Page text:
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Restore Files From a Windows System Image

posted Sep 18, 2012, 5:10 PM by Jeremy Walker   [ updated Sep 18, 2012, 5:18 PM ]
Windows Backup and Restore, the backup system built into Windows 7, when setup with default settings, makes a full snapshot of the entire local hard drive. Windows calls it a System Image. Not many people know that the snapshot/system image is actually stored as VHD files, one per partition. Windows Backup and Restore uses VSS to freeze the file system when it takes a snapshot. That means if your computer is running an instance of MS SQL Server (most-likely for an installed program), the database gets copied as well - usually without corruption.

Windows Backup and Restore is only able to restore files from the folder of files that it copied as part of the file selection made during the setup wizard - not the files in the VHDs. So, how do we restore the files form VHDs? Here we go.

Windows 7 Home and Professional are both capable of mounting VHDs as a native file system. We can instruct Windows to mount the VHDs using the diskpart command line or the Disk Management Snap-In. I prefer Disk Management for simplicity.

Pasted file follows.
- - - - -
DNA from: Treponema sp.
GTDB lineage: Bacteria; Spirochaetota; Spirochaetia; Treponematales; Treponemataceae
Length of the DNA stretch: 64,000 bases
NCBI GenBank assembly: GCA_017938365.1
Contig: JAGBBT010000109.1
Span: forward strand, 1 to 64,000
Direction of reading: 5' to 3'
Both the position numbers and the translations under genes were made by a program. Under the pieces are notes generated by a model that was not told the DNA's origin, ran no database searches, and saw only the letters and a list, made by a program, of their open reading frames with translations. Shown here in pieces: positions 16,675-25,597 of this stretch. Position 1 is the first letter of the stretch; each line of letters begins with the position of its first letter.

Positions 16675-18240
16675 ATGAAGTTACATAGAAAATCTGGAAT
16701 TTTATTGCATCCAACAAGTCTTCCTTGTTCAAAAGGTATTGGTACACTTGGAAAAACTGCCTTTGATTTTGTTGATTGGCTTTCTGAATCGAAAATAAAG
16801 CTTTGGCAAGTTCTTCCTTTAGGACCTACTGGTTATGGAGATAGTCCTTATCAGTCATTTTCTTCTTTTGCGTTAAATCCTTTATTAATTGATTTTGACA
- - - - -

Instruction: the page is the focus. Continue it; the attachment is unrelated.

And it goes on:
The VHD files are buried in a folder named WindowsImageBackup in the backup destination - usually an external hard drive. (Sometimes it's necessary to mount the external hard drive using Disk Management to get to the folders on it.) The VHDs are named with a bunch of funky numbers and letters we call a GUID.

Follow these steps:
  1. Click Start.
  2. Right-click Computer then click Manage.
  3. Click Disk Management and wait for it to finish loading.
  4. Now right-click Disk Management then click Attach VHD.
  5. Browse for your VHD in the WindowsImageBackup folder on your external hard drive then click Open.
  6. Click OK.
The VHD will be mounted as the next available drive letter. You may browse the mounted drive and copy the files you need. Without setting the Read-only checkbox in the Attach Virtual Hard Disk window, you may change the files in the VHD as you please.

There are many other things you can do with VHDs. Just Google for it.